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Welsh vets and farmers collaborate in animal health pilot
The trial tests the Animal Health Improvement Cycle (AHIC), a key element of the government’s Sustainable Farming Scheme.
The government-funded project will test the proposed AHIC.

A group of farm animal veterinary surgeons are collaborating with farmers in Wales, as part of a project to test an element of their Sustainable Farming Scheme.

The pilot project, funded by the Welsh government, will assess how veterinary surgeons and farmers can collaborate to improve animal health as well as farming productivity.

The trial is testing the Animal Health Improvement Cycle (AHIC), which is proposed to be a key element of the government’s Sustainable Farming Scheme.

A part of this project will see a small group of farm animal veterinary surgeons conduct regular preventative medicine visits to farms. Each veterinary surgeon will work with a small number of farms, improving livestock health and identifying where livestock performance can be improved.

Actions will then be agreed, and later reviewed to see what improvements have taken place.

Twenty-two veterinary surgeons have signed up to the pilot scheme so far, with each veterinary surgeon aiming to recruit three farms into the project.

The project is being managed by Welsh Lamb and Beef Producers (WLBP), and includes a project team of veterinary surgeons and scientists with a range of expertise in animal health. Lessons from the pilot project will advise future training for livestock veterinary surgeons in Wales.

Richard Irvine, chief veterinary officer for Wales, said:  “I’m really pleased to see this pilot is now underway. This is an exciting project in the field of livestock veterinary medicine. Vets have been involved in the design of the project which provides real potential to improve animal health and welfare.

“The AHIC also has the potential to promote sustainability in the livestock sector through partnership working between local veterinarians and farmers, driving a reduced carbon footprint and further strengthening antimicrobial stewardship.”

Lesley Griffiths, rural affairs minister, said: "Closer working with vets can improve animal health by promoting preventative action, which as well as improving animal welfare will improve a farm’s productivity.

“The results of this pilot project will be very valuable as we move towards the Sustainable Farming scheme in 2025.”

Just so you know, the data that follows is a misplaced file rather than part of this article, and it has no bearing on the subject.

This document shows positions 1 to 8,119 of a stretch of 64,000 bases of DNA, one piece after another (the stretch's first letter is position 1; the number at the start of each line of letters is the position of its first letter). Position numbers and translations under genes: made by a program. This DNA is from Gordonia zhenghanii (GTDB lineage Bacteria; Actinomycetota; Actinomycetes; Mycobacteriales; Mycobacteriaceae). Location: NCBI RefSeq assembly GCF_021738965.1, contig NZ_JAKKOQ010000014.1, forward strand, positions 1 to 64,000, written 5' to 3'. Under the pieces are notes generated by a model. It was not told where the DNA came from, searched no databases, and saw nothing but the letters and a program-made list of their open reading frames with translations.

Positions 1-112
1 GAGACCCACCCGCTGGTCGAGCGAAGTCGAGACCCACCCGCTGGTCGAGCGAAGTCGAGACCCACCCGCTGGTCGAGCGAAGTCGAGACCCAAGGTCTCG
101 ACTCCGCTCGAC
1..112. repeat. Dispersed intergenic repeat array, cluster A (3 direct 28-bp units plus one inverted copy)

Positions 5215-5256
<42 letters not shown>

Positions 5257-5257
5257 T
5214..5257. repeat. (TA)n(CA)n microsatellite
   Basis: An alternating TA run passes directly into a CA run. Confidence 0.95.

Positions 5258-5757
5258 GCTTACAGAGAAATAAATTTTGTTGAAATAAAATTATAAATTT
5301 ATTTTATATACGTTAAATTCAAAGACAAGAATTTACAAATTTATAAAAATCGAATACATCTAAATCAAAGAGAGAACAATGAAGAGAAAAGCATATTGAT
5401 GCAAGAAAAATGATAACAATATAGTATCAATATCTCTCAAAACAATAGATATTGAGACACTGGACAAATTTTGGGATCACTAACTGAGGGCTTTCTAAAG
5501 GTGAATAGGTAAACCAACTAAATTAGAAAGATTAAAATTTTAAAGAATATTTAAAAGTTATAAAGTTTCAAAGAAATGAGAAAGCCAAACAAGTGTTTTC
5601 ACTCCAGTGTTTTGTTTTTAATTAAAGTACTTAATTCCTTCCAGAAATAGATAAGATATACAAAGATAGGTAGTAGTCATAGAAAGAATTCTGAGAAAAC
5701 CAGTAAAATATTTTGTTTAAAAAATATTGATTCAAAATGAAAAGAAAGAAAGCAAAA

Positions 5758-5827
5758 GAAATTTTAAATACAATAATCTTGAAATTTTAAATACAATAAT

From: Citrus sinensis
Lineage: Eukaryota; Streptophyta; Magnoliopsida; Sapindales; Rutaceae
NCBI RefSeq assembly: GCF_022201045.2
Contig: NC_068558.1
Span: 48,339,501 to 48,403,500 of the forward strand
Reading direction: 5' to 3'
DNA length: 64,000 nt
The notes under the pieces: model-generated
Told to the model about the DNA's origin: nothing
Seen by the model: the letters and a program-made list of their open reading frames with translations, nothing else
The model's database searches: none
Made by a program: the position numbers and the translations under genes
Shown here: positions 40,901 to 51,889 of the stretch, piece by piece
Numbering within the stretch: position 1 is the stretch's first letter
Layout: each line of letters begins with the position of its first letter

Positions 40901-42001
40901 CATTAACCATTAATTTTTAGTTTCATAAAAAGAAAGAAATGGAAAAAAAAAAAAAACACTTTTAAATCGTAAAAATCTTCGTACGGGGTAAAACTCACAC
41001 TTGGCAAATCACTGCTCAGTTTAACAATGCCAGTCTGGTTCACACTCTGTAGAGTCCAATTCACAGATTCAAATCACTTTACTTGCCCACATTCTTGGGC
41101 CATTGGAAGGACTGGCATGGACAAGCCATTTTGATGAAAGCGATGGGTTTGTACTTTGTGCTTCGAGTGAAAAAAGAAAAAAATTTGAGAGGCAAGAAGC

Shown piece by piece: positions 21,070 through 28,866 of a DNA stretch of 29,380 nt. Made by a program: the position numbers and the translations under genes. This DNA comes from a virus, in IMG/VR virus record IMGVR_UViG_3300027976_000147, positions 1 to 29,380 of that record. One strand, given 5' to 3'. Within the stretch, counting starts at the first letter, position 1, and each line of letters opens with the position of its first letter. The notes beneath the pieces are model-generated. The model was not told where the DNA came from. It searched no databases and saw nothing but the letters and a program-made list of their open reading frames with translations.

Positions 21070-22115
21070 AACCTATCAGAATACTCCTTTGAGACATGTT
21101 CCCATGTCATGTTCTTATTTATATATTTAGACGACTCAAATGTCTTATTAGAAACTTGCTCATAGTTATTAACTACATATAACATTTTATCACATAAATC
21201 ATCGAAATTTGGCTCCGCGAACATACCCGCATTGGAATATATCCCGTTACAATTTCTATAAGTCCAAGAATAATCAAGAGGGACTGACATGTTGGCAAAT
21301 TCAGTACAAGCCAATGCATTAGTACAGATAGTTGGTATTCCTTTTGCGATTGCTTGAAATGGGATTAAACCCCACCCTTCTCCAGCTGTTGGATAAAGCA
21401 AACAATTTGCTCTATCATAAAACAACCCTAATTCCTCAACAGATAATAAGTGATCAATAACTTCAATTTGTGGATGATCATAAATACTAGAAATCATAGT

Image © Shutterstock

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Bristol uni celebrates 75 years of teaching vets

News Story 1
 The University of Bristol's veterinary school is celebrating 75 years of educating veterinary students.

Since the first group of students were admitted in October 1949, the school has seen more than 5,000 veterinary students graduate.

Professor Jeremy Tavare, pro vice-chancellor and executive dean for the Faculty of Health and Life Sciences, said: "I'm delighted to be celebrating Bristol Veterinary School's 75 years.

"Its excellence in teaching and research has resulted in greater understanding and some real-world changes benefiting the health and welfare of both animals and humans, which is testament to the school's remarkable staff, students and graduates." 

Click here for more...
News Shorts
RCVS HQ to temporarily relocate

The headquarters of the Royal College of Veterinary Surgeons (RCVS) is to move temporarily, ahead of its permanent relocation later in the year.

From Monday, 26 February 2024, RCVS' temporary headquarters will be at 2 Waterhouse Square, Holborn, London. This is within walking distance of its current rented offices at The Cursitor, Chancery Lane.

RCVS have been based at The Cursitor since February 2022, following the sale of its Westminster premises the previous March.

However, unforeseen circumstances relating to workspace rental company WeWork filing for bankruptcy means The Cursitor will no longer operate as a WeWork space. The new temporary location is still owned by WeWork.

RCVS anticipates that it will move into its permanent location at Hardwick Street, Clerkenwell, later on in the year.